Representing the undergraduate student body to the outside community falls onto the Students’ Union’s vice-president (external). It’s their job to engage with governments, provincially and federally, meet with politicians, and represent the Students’ Union within larger student advocacy bodies like the Council of Alberta University Students (CAUS) and the Canadian Alliance of Student Associations (CASA).
This year, two candidates are running to fill the spot, including third-year political science student and current arts councillor Robert Bilak and fourth-year bilingual business student Adam Brown, who is the incumbent.
The following interviews have been condensed and simplified for clarity.
In one minute, can you tell us why you are running for Students’ Union vice-president (external)?
Robert Bilak: Over the last couple of years, I’ve had the chance to sit on all levels of student governance, and I’ve grown to learn and care about the issues that affect students, and I believe it’s my time to step up and do my part in solving the issues I want to make headway in.
I don’t think the SU is doing a lot in the areas I really care about, such as mental health funding or deferred maintenance. I want to step up and do my part and serve my community by mitigating these problems and working to solve them.
Adam Brown: I was really proud of the work that we were able to do, especially with Bill 19, that was a tremendous win. But I’m not done. I have more ideas that I want to bring to the table, and I do believe that having been in this role for the last year does allow me to have a very particular understanding of what the vice-president (external) does and how the role can change.
I do want to add a fundraising responsibility to the VP external so that they are out there in the public looking for donors. So last year was great, but I’m just not done yet and I hope students can let me stick around.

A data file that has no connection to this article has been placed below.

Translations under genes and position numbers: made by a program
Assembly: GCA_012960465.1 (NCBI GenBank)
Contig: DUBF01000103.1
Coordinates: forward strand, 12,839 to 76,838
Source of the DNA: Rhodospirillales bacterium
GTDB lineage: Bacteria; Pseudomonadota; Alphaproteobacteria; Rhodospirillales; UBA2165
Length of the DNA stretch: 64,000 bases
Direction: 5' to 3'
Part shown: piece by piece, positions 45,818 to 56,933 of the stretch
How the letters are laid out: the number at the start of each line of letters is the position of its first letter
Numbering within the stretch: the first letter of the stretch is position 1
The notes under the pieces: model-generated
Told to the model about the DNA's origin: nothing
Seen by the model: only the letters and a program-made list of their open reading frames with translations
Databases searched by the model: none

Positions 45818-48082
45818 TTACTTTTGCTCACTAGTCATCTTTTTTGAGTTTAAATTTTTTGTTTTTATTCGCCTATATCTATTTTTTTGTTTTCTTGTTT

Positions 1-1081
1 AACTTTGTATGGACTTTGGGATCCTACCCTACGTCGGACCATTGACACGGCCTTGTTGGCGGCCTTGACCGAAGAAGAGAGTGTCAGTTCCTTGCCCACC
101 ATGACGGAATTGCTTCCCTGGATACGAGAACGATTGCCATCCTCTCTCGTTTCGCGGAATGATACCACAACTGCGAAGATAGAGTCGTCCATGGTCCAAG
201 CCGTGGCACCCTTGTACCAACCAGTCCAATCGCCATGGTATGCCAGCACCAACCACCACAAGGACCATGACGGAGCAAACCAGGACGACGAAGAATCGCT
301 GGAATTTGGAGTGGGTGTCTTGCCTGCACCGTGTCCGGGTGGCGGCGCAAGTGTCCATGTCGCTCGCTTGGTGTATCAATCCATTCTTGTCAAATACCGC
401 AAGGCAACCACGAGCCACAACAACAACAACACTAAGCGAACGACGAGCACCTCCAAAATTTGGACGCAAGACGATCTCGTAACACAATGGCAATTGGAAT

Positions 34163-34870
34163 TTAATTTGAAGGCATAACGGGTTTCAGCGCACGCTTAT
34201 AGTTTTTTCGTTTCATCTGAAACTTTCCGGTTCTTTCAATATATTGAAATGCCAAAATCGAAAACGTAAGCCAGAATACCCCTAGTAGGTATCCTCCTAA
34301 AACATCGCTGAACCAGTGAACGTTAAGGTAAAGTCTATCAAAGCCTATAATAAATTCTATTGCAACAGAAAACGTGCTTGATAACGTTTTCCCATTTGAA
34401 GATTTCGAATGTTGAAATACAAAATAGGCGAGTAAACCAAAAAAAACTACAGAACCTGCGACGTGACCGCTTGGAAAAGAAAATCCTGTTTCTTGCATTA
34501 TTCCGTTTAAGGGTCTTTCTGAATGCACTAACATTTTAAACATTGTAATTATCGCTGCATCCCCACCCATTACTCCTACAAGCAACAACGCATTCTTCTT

Can you concisely explain your platform?
Bilak: The first point is enriching the campus community. To me, this means what can I do to make life on campus easier for students. This means things like residence: how are we ensuring students in residence are enjoying their experience as much as students who aren’t in residence?
The second point is employment opportunities. I think we need more employers connected with more employees on campus. I know I want a job when I graduate, so does every student here. The SU needs to step up and ensure we are providing degree-relevant experiences to students who want to take that forward.
Lastly, reshaping and refocusing our external advocacy priorities. We’ve had some wins in the past with Bill 19, but now it’s time to change our focus. I think the big one would be mental health funding, continuing to fight for international student tuition regulation, and combating policies that would take away our ability to collect fees.
Brown: The first is advocating for affordability, so with the progress that we had last year on Bill 19, that was great, but we need to look at the fact that Alberta has the worst student financial aid system in the country. We have the lowest amount of grants compared to loans of any province and we need significant investment from the provincial government to support that.
I also want to focus on infrastructure and student spaces. So looking at the deferred maintenance problem, that needs to be tackled, Campus Saint-Jean infrastructure as well.
I think mental health needs to have a bigger role this year as well, especially with certain decisions that might bring certain services off-campus, we need to make sure we have increased funding for mental health, and that we push for changes to student employment programs.
Then finally empowering the Students’ Union. Integrating the fundraising role into the vice-president (external) permanently. But also, opposing voluntary student unionism that has popped up in Ontario. It’s a very dangerous idea. I think there’s a lot of misconceptions about what Students’ Unions do, so it’s important that all parties across the board understand why they should not meddle in our governance processes.
Earlier this year, the Council of Alberta University Students (CAUS) presented to Students’ Council about their Indigenization project, which garnered criticism. If elected, how would you ensure Indigenous student voices are heard within government?
Bilak: I was not a fan of CAUS’s presentation at all for many different reasons. I do worry that tokenization is something that is happening, and it shouldn’t be. Some of the Indigenous individuals in council brought up some really valid points. I think the first thing we need to do is consider what they said alongside what other Indigenous leaders are saying on campus. I think that strong and solid consultation is the biggest thing.